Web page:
“I love when BOOM gets three generations of people sitting in the same row and afterwards they write to me saying, ‘We’ve never had a post-show conversation that lasted that long’.”
Things that go boom: atomic bombs, Apollo rockets, Little Richard lyric vocalizations, and post-war birthrates. All of these social, political, technological and cultural bursts, both literal and metaphorical, come under the scope of writer, performer and director Rick Miller’s latest one-man show BOOM at the Grand Theatre until May 2. You might know Miller from his comedic take on Bohemian Rhapsody, impersonating 25 of “the most annoying voices in the music industry” on Just for Laughs, or as the actor behind the hugely successful MacHomer, which saw Miller perform Macbeth in the voices of a multitude of The Simpsons’ characters in a 17-year international run. Now he brings his virtuosic talents to tap the historical highlights of the boomer years of 1945 through 1969, but with a serious undertone. Miller shares with us a few of his insights into one of the most transformative generations in the modern era.
BOOM packs in a lot of important social and cultural shifts, but you’re not a boomer. Did you have the sense growing up that this generation just hogged all the air time of the century as it were?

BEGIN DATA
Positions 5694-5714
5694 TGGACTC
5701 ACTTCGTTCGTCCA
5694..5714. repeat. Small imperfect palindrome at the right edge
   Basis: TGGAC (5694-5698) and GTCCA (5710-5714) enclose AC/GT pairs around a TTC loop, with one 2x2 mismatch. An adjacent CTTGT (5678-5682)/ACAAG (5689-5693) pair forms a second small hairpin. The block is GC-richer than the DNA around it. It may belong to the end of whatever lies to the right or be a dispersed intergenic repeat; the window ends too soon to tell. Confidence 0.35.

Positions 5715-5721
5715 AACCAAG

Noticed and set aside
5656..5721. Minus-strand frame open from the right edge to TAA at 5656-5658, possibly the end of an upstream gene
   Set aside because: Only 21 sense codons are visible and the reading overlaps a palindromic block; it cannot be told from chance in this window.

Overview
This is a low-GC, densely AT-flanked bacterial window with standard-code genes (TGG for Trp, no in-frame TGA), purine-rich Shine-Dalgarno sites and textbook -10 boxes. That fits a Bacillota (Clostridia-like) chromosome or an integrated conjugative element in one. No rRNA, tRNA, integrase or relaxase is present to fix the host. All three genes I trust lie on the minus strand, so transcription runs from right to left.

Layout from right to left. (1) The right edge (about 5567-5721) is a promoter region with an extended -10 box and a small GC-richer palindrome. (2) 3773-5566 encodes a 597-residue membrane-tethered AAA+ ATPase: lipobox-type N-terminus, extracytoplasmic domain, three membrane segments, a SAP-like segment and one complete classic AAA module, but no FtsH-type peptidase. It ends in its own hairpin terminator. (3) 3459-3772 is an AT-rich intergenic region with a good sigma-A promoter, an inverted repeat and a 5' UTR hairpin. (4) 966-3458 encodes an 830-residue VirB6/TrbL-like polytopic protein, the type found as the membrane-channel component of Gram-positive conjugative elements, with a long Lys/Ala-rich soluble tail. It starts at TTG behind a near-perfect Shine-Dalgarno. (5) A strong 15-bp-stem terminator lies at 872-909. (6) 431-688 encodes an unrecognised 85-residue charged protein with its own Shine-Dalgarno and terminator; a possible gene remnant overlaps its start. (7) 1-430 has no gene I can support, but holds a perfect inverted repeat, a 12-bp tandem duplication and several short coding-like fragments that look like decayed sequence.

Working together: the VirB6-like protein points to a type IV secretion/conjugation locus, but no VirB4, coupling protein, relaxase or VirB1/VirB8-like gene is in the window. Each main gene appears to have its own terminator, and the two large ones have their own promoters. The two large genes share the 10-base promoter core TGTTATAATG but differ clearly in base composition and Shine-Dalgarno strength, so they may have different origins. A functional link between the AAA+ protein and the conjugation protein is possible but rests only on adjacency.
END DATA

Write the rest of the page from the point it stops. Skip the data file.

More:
I was born in 1970 so technically I’m way out but, as far as my show goes, the show ends with Apollo 11, and that was the day that I was conceived. So there was a little baby boom there and I was a product of it. I didn’t grow up as a young kid thinking that the ’70s sucked, but as I got older I realized that all of the music I loved had its birth in the ’60s. So, yeah, of course I wanted to go back and be there when this stuff happened, but it was never a nostalgia. Even people who don’t know history, you tell them six or seven storylines, and they go, ‘wow, a lot of shit happened!”
In the show, with quick little recreations of events, are you sliding in some commentary, critique as well?
There is definitely some commentary but it’s not heavy-handed and it’s not overtly political. What I’m trying to do is not overtly focus on the ’60s but to tie it in to the whole generation. So as soon as the bombs fell on Hiroshima, it set in motion so many of the storylines that were to define the whole generation all the way to the end of the ’60s. For example, Vietnam, Korea, the Cold War, the space race, all of these things pretty much started and have their roots in the ’40s, and really in the ’50s. So I didn’t just want to say, ‘Look how cool the ’60s were, look at all of the great things we did.’ If anything, it was to tie it all together and to show that people growing up had no idea that the culture they were part of was going to become so damned political by the time they turned of age. For me, that’s the commentary: whether we like it or not, we tend to become our parents in ways that would really freak us out if you told it to us as teenagers. And also that politics and culture were so deeply connected in the ’60s and it caused this explosion of creativity – and of consequence – that really still affects us, for better or worse, today. And even boomers who grew up in it didn’t have that perspective that we do now when we look back. Continue Reading